The Grenfell Tower tragedy and its terrible human cost have shocked the entire nation. Engineering and construction professionals are rightly grappling with the implications of such a tragedy and with what can be done to prevent it from happening again.
One senior ICE member has said that it is the defining event of her generation.
And from the correspondence and offers of expert help the Institution has received, it is clear that the events in West London have catalysed deep soul searching across the global professional community.
Our first duty is to make sure that the hundreds of thousands of residents of Britain’s tower blocks are safe and feel safe in their homes.
In the immediate aftermath of the fire, the ICE, alongside the other professional engineering institutions, contacted the communities secretary Sajid Javid, and offered any help that we can provide to the public inquiry. Javid has created an expert advisory group to identify immediate actions to make high rise blocks safe.
ICE Fellow and chief executive of research and testing body BRE Peter Bonfield and Royal Institution of Chartered Surveyors president Amanda Clack are leading the input from the professional community.
We also need to step back and reflect on what the failure at Grenfell reveals about professional practices. The public inquiry and any criminal investigations will reveal any specific failings by organisations or individuals. Neither the ICE or any other body should seek to duplicate this work. That can only muddy the water.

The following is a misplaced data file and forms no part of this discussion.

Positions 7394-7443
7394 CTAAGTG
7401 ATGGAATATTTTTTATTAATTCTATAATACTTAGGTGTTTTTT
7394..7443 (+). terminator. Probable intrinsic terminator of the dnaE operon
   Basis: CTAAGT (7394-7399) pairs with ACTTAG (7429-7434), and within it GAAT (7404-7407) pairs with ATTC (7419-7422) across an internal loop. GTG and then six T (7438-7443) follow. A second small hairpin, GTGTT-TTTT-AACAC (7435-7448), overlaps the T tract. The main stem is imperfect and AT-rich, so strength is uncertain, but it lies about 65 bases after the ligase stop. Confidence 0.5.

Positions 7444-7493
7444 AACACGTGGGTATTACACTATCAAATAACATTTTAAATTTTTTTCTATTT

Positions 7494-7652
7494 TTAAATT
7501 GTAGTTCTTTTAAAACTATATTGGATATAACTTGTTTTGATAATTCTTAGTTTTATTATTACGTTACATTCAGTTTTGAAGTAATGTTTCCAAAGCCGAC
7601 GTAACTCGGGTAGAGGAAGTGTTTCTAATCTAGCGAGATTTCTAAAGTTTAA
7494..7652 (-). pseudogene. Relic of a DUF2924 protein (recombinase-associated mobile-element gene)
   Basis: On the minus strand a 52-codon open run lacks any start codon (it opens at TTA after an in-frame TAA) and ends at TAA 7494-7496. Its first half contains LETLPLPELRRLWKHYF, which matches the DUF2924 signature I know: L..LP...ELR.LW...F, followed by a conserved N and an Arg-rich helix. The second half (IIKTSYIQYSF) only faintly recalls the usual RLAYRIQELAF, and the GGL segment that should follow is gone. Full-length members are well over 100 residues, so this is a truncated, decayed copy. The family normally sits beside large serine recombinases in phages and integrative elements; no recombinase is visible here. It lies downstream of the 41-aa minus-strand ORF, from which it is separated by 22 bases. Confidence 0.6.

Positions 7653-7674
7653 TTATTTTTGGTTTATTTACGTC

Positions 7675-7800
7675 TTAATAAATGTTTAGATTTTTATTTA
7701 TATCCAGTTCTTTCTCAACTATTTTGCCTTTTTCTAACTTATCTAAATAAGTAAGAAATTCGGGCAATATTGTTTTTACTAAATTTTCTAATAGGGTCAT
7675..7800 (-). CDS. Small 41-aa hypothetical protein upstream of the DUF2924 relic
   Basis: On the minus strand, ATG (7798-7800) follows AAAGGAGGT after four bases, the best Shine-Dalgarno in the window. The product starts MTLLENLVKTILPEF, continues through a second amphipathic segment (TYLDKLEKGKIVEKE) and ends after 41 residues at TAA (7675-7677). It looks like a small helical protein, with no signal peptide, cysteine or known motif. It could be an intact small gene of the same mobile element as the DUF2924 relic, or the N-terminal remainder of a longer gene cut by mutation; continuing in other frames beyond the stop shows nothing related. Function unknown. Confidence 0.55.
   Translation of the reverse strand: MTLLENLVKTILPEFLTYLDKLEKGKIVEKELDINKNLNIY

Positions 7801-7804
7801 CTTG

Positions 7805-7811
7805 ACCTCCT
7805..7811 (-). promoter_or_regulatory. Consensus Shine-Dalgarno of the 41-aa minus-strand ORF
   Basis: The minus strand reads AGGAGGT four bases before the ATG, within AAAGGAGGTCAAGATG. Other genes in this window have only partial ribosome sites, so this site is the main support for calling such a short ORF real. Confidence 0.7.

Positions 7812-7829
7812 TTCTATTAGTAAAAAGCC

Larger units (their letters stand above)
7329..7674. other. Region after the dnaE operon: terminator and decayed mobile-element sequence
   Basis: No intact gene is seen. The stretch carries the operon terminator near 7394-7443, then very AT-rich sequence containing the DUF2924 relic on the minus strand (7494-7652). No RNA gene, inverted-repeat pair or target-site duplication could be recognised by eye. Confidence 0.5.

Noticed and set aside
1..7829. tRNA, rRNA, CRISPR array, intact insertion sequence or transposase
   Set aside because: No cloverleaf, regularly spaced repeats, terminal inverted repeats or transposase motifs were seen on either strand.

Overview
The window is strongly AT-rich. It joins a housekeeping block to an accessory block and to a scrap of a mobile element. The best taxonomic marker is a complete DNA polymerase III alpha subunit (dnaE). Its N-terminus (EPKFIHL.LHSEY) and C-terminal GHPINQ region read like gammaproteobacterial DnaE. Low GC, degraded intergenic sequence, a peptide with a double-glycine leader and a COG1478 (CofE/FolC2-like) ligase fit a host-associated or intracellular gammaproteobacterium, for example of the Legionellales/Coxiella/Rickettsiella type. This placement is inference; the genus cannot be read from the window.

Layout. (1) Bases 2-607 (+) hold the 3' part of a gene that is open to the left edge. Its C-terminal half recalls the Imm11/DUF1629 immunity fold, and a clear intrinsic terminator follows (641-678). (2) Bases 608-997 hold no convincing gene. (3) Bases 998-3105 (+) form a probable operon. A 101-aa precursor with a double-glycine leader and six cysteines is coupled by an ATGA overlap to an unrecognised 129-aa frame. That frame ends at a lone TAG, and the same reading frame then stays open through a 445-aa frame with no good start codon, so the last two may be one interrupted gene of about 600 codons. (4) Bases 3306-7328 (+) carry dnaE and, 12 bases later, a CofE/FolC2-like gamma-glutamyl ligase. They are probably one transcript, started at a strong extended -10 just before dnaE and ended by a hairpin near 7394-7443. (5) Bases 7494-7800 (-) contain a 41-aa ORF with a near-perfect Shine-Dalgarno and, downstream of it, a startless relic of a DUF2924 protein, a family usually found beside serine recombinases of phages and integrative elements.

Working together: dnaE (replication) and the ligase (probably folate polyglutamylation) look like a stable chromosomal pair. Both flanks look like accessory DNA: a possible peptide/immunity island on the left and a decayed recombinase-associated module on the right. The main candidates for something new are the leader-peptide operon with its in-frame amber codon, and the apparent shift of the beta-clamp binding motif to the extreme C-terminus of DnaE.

However, we do need to understand if there are any systemic issues, brought into focus by Grenfell, that increase the risk of a similar catastrophic failure to other buildings or infrastructure.
There are, of course, questions for government and authorities. But there are also questions for the profession about our practice. We need to be able to look the public in the eye and say that civil engineers have reflected on the Grenfell fire and the implications for professional practice when we procure, design, construct and maintain infrastructure and buildings.
ICE President Tim Broyd has set up a review to ensure that this happens.
Supported by all the relevant expert groups within the Institution, his review will report back by October.
We intend to identify any changes required to professional practice to mitigate the risk of future failures. If necessary, we will also make recommendations to government, clients and other stakeholders where their policy and practice is a barrier to professionals discharging their duties to mitigate risk.
- Please address any comments about the Lighthouse column to firstname.lastname@example.org